A CELEBRATION OF THE ANCESTOR RICH, FAMOUS OR NOT In much of Latin America death has an important cultural meaning. The past is not dead and the deceased are still very much part of every day life.

Detail of Diego Rivera Altar with a portrait of Frieda Kahlo. The artist paints his favorite watermelon, his tequila and personal objects.

The Day of the Dead on November 2 celebrates {yes, celebrates, not mourns} the memory of the departed ancestor and welcomes his or her spirit back among the living. Food, drink, flowers, music, family, friends and favorite objects of the deceased are all laid out to welcome the departed soul back among the living.

Ghoulish decor in the popular nightclub ‘Z’.

During this serious, but also joyous, festival the community decorates not only the cemeteries and churches, but also the shops, schools, official buildings and public plazas. In the cemeteries, the crowds rival any festival day of the year where young and old gather for the purpose of togetherness with the living and the departed. At the gravesite there is music, food and sharing of stories while children play and adults tend to the thousands of flowers.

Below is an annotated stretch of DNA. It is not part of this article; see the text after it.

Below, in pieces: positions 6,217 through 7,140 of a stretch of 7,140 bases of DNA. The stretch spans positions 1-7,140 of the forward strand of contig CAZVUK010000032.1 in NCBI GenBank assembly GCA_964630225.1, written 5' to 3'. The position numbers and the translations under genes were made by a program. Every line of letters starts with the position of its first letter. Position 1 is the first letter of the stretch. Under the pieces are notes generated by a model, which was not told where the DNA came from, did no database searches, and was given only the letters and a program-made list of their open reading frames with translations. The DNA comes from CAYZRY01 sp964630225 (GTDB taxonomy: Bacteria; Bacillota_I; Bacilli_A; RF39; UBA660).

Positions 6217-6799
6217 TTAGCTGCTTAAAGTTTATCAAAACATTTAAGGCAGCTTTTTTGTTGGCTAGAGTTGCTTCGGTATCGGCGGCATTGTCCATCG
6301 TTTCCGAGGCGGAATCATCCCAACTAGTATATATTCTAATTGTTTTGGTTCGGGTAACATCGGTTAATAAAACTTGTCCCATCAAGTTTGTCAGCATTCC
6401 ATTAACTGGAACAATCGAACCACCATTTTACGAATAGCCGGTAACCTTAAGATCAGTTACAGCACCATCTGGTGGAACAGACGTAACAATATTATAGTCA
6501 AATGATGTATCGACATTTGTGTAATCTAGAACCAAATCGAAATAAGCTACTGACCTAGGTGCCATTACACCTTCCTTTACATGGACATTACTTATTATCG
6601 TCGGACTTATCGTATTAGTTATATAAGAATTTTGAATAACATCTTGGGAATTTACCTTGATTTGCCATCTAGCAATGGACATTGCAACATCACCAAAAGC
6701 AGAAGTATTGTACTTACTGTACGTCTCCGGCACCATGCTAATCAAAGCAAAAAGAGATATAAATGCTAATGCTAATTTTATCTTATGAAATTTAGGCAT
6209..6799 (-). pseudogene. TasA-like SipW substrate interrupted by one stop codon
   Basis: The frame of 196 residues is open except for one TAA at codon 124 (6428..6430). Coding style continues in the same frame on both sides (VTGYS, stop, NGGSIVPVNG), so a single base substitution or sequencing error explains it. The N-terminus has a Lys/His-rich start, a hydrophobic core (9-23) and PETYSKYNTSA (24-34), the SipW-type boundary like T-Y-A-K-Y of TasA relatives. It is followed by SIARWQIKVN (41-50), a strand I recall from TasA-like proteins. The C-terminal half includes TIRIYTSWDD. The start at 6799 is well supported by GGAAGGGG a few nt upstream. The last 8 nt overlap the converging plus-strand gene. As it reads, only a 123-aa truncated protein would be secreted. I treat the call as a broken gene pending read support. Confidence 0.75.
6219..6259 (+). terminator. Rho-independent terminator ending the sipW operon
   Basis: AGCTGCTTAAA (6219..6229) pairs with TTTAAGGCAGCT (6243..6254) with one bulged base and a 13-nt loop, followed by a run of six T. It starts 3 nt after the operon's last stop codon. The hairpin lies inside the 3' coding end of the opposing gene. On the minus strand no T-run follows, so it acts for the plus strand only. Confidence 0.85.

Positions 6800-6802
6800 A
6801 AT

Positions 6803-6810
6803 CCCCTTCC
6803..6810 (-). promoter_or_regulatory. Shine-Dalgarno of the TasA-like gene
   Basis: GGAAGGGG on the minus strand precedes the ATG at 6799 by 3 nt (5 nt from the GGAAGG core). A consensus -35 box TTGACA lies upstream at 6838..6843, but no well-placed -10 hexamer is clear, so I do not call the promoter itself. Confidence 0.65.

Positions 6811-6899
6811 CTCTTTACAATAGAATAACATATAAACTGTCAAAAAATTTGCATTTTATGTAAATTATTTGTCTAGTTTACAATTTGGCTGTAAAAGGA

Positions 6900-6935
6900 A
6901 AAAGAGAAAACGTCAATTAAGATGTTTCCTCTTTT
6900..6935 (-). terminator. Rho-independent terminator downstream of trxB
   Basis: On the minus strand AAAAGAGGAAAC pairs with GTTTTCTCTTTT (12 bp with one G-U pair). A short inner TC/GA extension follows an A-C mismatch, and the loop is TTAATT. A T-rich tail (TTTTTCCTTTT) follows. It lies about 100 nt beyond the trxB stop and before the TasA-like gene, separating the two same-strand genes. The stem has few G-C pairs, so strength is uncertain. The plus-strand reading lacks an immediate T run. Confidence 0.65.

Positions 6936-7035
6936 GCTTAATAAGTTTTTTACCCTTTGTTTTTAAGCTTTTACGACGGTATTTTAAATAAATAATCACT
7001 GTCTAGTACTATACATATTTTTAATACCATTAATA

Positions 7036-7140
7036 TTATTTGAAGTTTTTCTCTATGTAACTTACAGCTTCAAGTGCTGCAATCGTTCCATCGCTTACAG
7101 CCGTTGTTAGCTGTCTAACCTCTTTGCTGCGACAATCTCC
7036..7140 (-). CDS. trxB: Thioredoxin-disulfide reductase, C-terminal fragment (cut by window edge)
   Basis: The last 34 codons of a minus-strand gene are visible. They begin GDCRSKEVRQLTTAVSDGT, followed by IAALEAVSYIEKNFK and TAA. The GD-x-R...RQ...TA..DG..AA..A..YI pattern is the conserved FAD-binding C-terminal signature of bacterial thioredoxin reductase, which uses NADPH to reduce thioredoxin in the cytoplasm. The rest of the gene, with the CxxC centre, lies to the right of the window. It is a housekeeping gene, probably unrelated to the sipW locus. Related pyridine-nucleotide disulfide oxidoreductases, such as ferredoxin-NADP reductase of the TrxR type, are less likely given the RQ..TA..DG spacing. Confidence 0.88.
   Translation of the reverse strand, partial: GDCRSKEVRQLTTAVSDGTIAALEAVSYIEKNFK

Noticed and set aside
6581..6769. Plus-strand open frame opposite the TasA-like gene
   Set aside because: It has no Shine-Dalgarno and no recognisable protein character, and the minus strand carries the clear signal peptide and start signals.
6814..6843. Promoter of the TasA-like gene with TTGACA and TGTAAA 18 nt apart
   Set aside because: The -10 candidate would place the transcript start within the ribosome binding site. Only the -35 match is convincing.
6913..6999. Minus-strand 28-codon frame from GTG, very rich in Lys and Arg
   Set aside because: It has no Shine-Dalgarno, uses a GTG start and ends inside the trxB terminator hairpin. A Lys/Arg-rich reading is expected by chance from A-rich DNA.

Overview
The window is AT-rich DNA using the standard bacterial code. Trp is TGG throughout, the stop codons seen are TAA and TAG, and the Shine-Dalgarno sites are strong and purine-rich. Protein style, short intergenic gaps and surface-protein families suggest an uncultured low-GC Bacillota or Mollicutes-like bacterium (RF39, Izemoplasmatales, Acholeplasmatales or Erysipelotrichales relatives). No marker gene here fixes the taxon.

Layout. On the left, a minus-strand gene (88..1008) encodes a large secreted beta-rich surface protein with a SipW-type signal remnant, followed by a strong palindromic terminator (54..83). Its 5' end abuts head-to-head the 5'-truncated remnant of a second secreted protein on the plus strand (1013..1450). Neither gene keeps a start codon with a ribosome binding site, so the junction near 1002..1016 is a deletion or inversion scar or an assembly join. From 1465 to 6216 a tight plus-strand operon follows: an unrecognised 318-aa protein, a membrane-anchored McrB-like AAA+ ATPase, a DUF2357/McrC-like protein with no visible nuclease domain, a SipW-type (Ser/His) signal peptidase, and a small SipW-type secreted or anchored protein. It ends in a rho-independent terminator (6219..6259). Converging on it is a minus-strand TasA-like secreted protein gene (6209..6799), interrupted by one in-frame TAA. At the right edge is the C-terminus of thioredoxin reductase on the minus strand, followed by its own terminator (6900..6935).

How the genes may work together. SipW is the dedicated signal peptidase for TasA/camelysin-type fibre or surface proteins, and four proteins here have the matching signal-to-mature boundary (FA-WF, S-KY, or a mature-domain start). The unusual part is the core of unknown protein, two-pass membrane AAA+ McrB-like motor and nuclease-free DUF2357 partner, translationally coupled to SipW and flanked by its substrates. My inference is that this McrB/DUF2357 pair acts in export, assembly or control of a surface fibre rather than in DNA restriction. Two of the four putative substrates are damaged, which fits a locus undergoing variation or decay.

A vendor in front of a painting for Day of the Dead at the ‘Jardin’.

Elaborate altars to commemorate the deceased {often famous} are erected in private homes, in town squares and universities. Death is mocked through sculpted, often decoratively elaborate, skulls and skeletons that can be found everywhere including in the form of toys and candies for children. Even the restaurants and nightclubs are decorated with ghosts, skulls and ghouls to mock death.

An Altar paying tribute to famous Mexican actor: Caniflas.


Performers from Cirque du Soleil at the nightclub ‘Z’.


Candies of skulls and skeletons are everywhere. The sugar skulls represent the sweetness of life {sugar}. The sadness of death {skull}.

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